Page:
PORTLAND, Ore., July 8 (UPI) -- African-American women may not be getting the care they need for depression, U.S. researchers found.
Researchers at Oregon Health & Science University in Portland found racism and the expectation of being a "strong black woman" shape African-American women's views on depression care.
The researchers looked at four discussion groups -- totaling 30 women who were African-American with a score of 15 or higher on Patient Health Questionnaire Depression scale and had experienced intimate partner violence at some time in their lives.
"These women were extremely wary of most depression treatments and providers they associated with 'White' systems of care," principal study investigator Dr. Christina Nicolaidis said in a statement. "Although they acknowledged that violence, depression and substance abuse adversely affected their health, discussions about health care revolved around their perceptions of racism."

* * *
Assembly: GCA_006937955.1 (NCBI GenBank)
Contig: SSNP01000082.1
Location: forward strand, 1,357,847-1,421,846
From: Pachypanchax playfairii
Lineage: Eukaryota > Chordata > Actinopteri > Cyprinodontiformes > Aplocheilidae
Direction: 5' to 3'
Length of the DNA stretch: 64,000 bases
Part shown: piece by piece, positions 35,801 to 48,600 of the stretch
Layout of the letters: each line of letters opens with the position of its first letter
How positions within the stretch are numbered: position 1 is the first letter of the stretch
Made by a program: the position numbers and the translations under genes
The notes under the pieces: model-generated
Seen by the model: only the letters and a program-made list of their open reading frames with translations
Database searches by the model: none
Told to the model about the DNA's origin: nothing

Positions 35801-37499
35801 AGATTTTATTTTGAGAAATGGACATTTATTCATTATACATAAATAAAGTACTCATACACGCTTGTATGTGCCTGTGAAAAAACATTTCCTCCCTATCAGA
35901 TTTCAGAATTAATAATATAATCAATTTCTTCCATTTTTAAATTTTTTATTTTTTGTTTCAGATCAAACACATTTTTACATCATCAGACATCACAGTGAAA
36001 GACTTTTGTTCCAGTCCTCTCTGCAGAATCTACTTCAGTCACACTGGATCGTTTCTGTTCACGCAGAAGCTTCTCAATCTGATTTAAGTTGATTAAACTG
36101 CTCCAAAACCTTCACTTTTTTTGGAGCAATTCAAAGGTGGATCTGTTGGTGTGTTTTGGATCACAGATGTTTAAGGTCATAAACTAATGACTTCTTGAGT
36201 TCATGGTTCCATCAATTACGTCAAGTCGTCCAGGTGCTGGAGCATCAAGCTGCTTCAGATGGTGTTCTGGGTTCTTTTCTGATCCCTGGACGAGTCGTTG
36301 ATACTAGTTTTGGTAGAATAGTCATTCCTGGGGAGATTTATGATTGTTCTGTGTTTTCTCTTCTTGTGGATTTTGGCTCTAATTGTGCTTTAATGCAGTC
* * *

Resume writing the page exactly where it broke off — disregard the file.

The study, published online in the American Journal of Public Health, suggested African-American women desire community-based depression programs that address violence and drug use staffed by African-Americans with real-life experiences.
The researchers also found the expectation of being a "strong black woman" was a significant barrier to recognizing depression and seeking care.